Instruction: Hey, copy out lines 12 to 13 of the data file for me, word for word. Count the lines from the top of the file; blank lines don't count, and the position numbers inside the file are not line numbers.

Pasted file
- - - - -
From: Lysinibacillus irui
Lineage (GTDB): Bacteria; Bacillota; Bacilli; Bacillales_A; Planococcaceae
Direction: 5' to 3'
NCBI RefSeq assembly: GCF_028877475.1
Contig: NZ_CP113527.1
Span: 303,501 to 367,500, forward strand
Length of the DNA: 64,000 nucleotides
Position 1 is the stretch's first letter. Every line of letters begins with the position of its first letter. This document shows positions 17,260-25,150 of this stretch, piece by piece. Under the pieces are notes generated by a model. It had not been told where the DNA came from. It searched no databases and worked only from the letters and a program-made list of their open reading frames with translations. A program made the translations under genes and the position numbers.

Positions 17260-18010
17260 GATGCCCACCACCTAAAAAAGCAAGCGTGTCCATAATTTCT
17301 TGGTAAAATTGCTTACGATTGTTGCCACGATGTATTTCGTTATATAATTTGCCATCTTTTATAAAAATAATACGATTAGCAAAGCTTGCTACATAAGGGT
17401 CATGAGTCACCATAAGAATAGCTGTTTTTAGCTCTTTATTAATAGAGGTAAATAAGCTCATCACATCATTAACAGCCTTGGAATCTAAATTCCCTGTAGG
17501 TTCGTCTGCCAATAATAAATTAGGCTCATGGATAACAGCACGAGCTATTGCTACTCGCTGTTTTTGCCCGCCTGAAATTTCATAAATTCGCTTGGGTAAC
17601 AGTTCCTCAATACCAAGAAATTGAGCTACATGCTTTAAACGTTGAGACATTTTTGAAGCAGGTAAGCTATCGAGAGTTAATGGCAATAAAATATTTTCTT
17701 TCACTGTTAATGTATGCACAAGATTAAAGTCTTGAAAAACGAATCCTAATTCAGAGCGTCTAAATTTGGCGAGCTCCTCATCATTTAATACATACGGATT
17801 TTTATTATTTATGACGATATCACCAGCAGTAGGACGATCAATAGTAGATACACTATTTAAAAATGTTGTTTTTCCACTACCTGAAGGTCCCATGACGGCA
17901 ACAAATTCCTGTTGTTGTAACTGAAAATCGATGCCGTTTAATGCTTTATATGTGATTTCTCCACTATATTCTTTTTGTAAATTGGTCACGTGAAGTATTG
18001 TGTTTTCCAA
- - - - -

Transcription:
17401 CATGAGTCACCATAAGAATAGCTGTTTTTAGCTCTTTATTAATAGAGGTAAATAAGCTCATCACATCATTAACAGCCTTGGAATCTAAATTCCCTGTAGG
17501 TTCGTCTGCCAATAATAAATTAGGCTCATGGATAACAGCACGAGCTATTGCTACTCGCTGTTTTTGCCCGCCTGAAATTTCATAAATTCGCTTGGGTAAC